Investment protection and investor-state dispute settlement (ISDS) mechanisms are perhaps the most contentious aspects of TTIP and CETA. These mechanisms provide foreign investors with the right to sue the EU or its Member States in private tribunals over potential losses in profit due to current or new public welfare regulations.
In September 2016 it was announced that German chemical & pharmaceutical giant Bayer agreed to buy US seeds and pesticides corporation Monsanto in a $66 billion takeover deal. If the sides finalize the agreement (which is to be signed by the end of 2017) and regulatory authorities in USA and EU approve it, it will create a «transatlantic monster», the likes of which the world has never seen before. The new company will to a great extent dictate to the whole world what to eat, what medicine to take and how to run agriculture.
Friday, for the first time, WikiLeaks released demands by the EU to lock in a wide list of services sectors to TISA’s privatization and deregulation provisions, including public services in developing countries. In the mid-2000s, when European campaigners leaked similar demands during corporate efforts to expand the General Agreement on Trade in Services, the EU was forced to walk back many of those demands. The European pressure on developing countries was widely condemned by the public, and revealed the corporate, antidevelopment efforts behind the deal, just as they were revealed Friday.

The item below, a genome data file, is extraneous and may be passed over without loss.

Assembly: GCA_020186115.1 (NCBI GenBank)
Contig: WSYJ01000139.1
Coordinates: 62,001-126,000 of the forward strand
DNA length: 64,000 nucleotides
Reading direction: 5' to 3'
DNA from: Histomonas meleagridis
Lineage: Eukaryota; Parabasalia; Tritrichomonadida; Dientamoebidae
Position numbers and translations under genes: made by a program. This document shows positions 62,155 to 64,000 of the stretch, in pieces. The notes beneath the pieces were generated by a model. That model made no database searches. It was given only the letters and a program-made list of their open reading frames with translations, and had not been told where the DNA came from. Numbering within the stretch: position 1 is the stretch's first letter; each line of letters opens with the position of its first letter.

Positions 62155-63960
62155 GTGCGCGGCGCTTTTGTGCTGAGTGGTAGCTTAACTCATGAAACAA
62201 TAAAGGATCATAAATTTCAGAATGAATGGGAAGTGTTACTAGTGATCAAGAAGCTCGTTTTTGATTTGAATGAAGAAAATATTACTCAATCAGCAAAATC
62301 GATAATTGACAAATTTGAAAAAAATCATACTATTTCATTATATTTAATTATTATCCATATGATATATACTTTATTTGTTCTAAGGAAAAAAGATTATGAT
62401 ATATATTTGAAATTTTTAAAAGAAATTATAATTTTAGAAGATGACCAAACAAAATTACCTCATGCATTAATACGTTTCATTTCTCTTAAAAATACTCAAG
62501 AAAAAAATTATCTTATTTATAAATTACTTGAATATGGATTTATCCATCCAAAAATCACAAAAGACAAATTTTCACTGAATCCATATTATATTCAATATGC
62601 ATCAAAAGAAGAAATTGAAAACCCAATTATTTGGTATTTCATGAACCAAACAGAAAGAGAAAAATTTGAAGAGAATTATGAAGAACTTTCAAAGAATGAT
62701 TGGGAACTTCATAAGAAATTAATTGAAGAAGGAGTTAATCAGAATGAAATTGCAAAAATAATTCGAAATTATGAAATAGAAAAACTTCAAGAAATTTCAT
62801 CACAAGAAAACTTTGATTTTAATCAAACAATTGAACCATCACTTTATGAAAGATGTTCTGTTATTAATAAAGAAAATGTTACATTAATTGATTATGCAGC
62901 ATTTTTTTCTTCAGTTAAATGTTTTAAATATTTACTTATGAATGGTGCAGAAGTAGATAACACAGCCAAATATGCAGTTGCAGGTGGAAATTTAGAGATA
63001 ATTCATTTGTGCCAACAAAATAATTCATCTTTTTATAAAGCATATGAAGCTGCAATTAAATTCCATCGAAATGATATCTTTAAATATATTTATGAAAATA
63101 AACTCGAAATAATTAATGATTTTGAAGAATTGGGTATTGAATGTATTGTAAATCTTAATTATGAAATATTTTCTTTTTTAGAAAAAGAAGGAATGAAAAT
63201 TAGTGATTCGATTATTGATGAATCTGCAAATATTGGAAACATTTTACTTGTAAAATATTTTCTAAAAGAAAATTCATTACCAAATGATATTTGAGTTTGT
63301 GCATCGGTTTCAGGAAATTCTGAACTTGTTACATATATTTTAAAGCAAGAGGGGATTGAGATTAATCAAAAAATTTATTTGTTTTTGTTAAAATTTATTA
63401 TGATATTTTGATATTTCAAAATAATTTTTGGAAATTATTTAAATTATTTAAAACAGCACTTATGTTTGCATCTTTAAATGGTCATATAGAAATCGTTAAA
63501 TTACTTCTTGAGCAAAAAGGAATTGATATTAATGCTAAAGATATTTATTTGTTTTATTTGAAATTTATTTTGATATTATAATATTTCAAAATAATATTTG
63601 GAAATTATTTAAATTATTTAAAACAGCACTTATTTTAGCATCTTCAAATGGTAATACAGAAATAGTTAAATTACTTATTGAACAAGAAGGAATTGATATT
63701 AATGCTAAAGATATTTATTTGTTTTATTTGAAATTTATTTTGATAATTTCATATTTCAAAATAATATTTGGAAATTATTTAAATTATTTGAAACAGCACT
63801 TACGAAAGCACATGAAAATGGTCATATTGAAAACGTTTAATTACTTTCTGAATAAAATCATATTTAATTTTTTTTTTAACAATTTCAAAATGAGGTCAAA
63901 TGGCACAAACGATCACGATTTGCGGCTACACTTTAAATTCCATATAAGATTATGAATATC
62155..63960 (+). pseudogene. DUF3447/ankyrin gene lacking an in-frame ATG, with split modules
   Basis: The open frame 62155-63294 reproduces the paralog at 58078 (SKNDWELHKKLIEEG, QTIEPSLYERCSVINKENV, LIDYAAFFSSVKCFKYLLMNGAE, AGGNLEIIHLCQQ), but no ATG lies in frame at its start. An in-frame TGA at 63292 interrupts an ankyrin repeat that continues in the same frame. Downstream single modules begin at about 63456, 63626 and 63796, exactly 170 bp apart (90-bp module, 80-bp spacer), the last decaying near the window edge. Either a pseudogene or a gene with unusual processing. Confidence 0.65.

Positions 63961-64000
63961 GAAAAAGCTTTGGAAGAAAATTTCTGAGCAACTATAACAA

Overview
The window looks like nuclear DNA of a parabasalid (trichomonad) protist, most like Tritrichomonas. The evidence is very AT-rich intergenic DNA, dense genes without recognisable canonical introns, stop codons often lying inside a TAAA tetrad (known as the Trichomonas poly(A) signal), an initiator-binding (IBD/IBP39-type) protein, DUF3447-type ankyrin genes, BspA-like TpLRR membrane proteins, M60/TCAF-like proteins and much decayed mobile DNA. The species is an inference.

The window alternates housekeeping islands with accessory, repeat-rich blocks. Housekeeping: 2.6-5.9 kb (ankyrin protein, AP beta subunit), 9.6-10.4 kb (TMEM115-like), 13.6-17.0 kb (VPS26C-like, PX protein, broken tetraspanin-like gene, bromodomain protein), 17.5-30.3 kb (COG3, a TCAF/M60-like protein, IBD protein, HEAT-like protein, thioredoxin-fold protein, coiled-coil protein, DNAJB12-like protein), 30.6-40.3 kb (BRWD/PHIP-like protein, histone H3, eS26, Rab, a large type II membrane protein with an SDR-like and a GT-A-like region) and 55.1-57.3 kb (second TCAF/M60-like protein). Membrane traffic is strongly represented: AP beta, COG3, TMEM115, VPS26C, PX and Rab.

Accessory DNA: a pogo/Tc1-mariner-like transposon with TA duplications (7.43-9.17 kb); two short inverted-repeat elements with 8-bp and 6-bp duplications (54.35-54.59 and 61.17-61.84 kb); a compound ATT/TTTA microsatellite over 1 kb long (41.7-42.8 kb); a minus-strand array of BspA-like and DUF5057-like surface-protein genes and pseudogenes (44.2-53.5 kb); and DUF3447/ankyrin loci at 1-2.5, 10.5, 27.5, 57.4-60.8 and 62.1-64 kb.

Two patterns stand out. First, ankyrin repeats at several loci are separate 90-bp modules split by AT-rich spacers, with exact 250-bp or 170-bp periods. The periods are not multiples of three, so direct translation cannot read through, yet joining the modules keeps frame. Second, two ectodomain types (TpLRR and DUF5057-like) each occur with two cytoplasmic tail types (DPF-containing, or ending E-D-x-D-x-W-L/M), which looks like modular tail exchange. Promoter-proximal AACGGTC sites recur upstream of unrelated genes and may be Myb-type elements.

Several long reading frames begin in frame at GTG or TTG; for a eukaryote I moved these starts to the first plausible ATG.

TTIP – the Transatlantic Trade and Investment Partnership – appears to be dead. The German economy minister, Sigmar Gabriel, says that “the talks with the United States have de facto failed”. The French prime minister, Manuel Valls, has announced “a clear halt”. Belgian and Austrian ministers have said the same thing. People power wins. For now.
Negotiations started in 2013. Aafter 14 ‘rounds’ of talks dealing with 27 points, no agreement has been reached, none whatsoever, leading to the conclusion that the deal is dead. Even though Mme. Merkel defended the treaty with all her heart up to the end of July 2016, both Germany and France now request a definite end to the negotiations.
Trade in Services Agreement (TISA) could lock in privatisation and increase ability of big business to call the shots on health, education and...
Free trade negotiations between the European Union and the United States have fallen apart in recent weeks with Europe reticent to open its agricultural industry to low-cost American “frankenfruits” in addition to concerns over the depletion of labor standards and worries that an unelected cabal will be able to dictate policy over the sovereign objections of participating